Archive for September, 2012

Professor Bati Makes Presentation to U.S. State Department

Lencho Bati, visiting instructor of geography, delivered a presentation to the U. S.  State Department in Washington, D.C. on September 24, 2012. Mr. Bati gave his talk to the staff of the African Bureau of the State Department. He urged the United States to take an active role in stabilizing Ethiopia and promoting democracy in […]

Open Farms in the News

The work of Ben Penner, a frequent guest lecturer in geography and environmental studies courses at Gustavus, was featured in a recent StarTribune article. Ben directs the Open Arms farm at the Prairie Institute in Belle Plaine, MN. The farm produces organic produce for free distribution to persons living with life-threatening illnesses.Volunteers work on the […]

The Google vs. Apple Map Wars

Google’s treasure house of geographic data, maps, and images is incredibly valuable and has driven a great deal of internet traffic to their site since they launched Google Maps in 2005. Google employs 7,000 employees to accumulate and update their map data including the streetview photo crews who drive or bicycle down streets around the […]

Film screening tonight: The Wilderness Idea

Please join me this evening for popcorn and a screening of the documentary The Wilderness Idea. This 1989 film is an “exploration of the first national controversy about America’s wilderness: Should Hetch Hetchy, a valley within Yosemite National Park, be dammed and flooded to form a reservoir for San Francisco? On one side, utilitarians argued […]

Visualizing the Human Imprint

One of the most valuable tools in GIS is the ability to overlay two images of the same location and then compare before and after images. ESRI has a website that allows the user to go back and forth between Landsat Satellite images using a simple slider bar. You can see the dramatic transformation of […]

Food Deserts

Food deserts are areas where affordable, healthy food is scarce. Supermarkets are non-existent in many small towns and low-income inner-city neighborhoods. That leaves residents with few options other than paying high prices in convenience stores. The problem is particularly acute when residents lack access to a car. Urban geographer Adam Pine of UMD has highlighted […]

New and Improved with Dual-Pol!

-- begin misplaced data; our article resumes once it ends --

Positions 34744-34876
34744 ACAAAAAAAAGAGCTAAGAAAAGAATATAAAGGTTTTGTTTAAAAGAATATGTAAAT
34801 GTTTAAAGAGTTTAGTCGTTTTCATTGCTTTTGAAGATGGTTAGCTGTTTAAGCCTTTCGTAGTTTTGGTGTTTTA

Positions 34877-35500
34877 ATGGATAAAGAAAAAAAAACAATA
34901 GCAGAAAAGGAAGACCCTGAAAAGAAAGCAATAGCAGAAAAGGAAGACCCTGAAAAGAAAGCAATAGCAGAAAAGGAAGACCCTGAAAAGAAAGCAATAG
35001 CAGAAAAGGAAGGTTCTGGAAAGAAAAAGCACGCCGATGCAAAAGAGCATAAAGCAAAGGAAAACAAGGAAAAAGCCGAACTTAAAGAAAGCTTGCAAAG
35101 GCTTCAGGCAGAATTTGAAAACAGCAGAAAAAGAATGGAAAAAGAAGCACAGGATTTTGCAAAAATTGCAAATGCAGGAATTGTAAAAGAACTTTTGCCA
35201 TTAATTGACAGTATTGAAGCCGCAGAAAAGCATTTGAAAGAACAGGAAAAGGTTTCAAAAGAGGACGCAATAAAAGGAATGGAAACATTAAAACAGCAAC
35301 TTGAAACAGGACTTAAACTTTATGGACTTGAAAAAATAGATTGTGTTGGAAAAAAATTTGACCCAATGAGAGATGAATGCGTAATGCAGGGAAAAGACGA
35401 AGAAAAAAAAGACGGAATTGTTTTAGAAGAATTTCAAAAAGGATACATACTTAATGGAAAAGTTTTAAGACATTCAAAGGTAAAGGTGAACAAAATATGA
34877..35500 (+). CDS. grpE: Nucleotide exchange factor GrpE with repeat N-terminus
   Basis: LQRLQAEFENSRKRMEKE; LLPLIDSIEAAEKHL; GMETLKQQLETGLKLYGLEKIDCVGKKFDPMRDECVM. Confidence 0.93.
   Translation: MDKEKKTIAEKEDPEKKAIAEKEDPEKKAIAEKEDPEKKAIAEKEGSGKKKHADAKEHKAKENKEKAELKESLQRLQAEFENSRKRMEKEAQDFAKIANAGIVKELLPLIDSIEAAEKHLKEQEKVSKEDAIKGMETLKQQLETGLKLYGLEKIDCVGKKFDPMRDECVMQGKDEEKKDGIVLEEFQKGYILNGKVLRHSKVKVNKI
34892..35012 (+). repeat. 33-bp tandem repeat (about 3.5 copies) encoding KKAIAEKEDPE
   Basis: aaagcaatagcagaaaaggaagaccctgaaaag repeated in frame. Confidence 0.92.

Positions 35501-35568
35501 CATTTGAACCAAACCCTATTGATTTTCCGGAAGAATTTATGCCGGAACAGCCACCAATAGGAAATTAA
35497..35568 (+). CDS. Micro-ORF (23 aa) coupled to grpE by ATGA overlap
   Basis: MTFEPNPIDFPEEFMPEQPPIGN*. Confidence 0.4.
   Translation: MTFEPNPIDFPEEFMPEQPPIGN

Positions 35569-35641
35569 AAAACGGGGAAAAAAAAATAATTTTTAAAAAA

I inherited weather mania from my father, and unless you also suffer from weather mania, you may not have noticed that on August 6th, the National Weather Service Doppler radar site in the Twin Cities was upgraded.  As part of their “Weather-Ready Nation Program”, a NWS initiative to build community resilience, the existing WSR-88D Doppler […]

How Geography Fuels Innovation

Some commentators say the world is flat, but a map of innovation suggests otherwise. Patent registrations come from a select group of highly innovative places. Leading the pack in the United States is the San Jose-Sunnyvale-Santa Clara, California metropolitan area–Silicon Valley. In Silicon Valley, a culture of innovation, infrastructure such as research universities and venture […]

Matthew Claypool (’12) working for Midcontinent Communications

Matthew Claypool (class of 2012) writes that his internship as a GIS coordinator with Midcontinent Communications in Sioux Falls, South Dakota, has been extended until the end of October: “It’s all really interesting and I am so glad I ended up here!” Matt says of his work. Midcontinent is a “leading provider of data, video, […]

Emery Ellingson (’12) working in Montevideo, Uruguay

Congratulations to Emery Ellingson (Gustavus class of 2012) who has just began a new adventure working at La Obra, a community center in Montevideo, Uruguay. Emery is working through the Evangelical Lutheran Church in America’s Young Adults in Global Mission program. You can read more about Emery’s work and see photos at his blog, It’s […]